“Mademoiselle de Maupin” is an unambiguous glorification of Beauty, both of the physical and artistic worlds, written by Pierre Jules Théophile Gautier (1811 – 1872). The book used to have a reputation of a shocking Dirty French Novel, though, many consider, there is not a hint of vulgarity even in a sexual scene. It is a love story of men and women, as well as a wonderful comedy of manners and sexual politics.
The author’s style of writing appears to be somewhat confusing, captivating the reader by unexpected changing of the point of view, from which the narration is continued from chapter to chapter. The novel is full of vivid, extensive descriptions, sometimes charming humor and social satire.
Since 1836 these books with exotic adventures, carrying away tales, beautiful poems and amusing fables have attracted children. he First Eclectic Reader contains stories, word lists and phonics charts.
Martin Pippin in the Apple Orchard is a chain of fairy tales written by Eleanor Farjeon in a good spirit of Britain. The main topic of the stories is romance framed in a strange but fascinating plot. Farjeon is widely recognized as a well-known author with creative thoughts whose works are full of charm and skill. You read her short-stories very quickly as they are really fascinating and encompassing. The children between 10 and 12 years old will be happy if their parents read this book to them aloud. Moreover, this is not only a fairy tale but also a wonderful funny book with a plenty of amusing scenes. You cannot help smiling when you read about a little pig who receives a magic gift of being always skinny. Besides, the book also tells us about a good and beautiful woman who turns up to be evil. Eventually a strong man saves her.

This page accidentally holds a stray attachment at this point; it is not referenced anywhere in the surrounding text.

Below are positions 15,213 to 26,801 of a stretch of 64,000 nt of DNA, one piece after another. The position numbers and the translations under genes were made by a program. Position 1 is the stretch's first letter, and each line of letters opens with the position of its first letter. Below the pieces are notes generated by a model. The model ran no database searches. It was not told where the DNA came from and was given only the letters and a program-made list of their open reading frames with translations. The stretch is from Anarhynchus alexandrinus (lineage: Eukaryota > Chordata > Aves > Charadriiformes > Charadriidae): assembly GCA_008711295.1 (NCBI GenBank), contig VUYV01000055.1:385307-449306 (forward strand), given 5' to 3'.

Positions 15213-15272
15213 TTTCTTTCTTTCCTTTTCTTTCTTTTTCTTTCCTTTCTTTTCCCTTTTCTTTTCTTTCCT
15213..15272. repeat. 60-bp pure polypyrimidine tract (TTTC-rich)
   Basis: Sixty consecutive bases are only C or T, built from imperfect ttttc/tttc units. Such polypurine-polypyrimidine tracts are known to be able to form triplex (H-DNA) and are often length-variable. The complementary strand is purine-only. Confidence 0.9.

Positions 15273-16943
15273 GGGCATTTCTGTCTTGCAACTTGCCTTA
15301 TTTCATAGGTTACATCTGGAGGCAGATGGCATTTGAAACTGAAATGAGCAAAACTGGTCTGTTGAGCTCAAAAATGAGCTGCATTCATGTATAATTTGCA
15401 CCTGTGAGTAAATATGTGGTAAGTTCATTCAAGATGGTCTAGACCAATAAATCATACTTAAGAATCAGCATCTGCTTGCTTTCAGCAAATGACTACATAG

Eileen Power's "Medieval People" sets out to study the Middle Ages not from the Historical abstraction viewpoint, but rather from that of the people who lived during the age. It is an account of six individuals who lived during the MA's; Bodo, a Frankish Peasant; Marco Polo, the famous Venetian merchant; Madame Eglentyne, prioress of Chaucer; an anonymous middle-class Parisian housewife; and two English merchants, one engaged in the wool trade and the other a clothier in Essex. The author has described various aspects of social life of the era by drawing on such sources as account books, diaries, letters, records, and wills. She starts the book with an essay entitled "The Precursors," (that previously has never been published) which describes the barbarian conquest of Rome. In this, she describes the lives of three men, Ausonius, Sidonius and Fortunatus and uses them to predict the life that would re-emerge in the Middle Ages. She starts by imagining a day in the life of the Peasant Bodo, in the time of Charlemagne. From her study of primarily economic documents from the Middle Ages of this time, she not only extrapolates but truly brings to life Bodo and his wife Ermentrude. From there, she goes on to the better documented life of Marco Polo, and also describes how he served as an inspiration for Columbus. Madam Eglentyne is next. Here, Power humorously describes in details the inner workings of a gossipy nunnery and how Eglentyne would have gone about her life as an aristocratic women of God. She next details the life of a middle class Parisian housewife by studying the contents of the Menagier's Wife and validating many of its points by referring to other documents. She concludes by detailing the lives of the two Thomases; Betson and Paycocke of Coggeshall. Both are merchants and provide a chance for Power to really show off her grasp of medieval economics as well as an ability to compile disparate correspondences into a story of a life. This is a rare scientific work that truly entertains while being read. "Medieval people" gives readers a realistic vision of that life, of how people saw the world in those times. This book is a real trip to Medieval times. Eileen Power managed to masterly combine a serious scholar work with a fascinating story that amazes from the very first page. The book is written in a simple readable style easy for understanding (and what is also quite important, for remembering). Divided into several stories about different people, this great work will not ever become boring during reading. It is full of interesting facts, the will surely amaze you. Author’s idea about describing lives of several people is really great, because it gives the chance to make a full all-sided impression about those times. This book will be interesting both for students and their teachers, as it is written in a simple language, and you don’t need to be a professor of History to catch the idea of the work.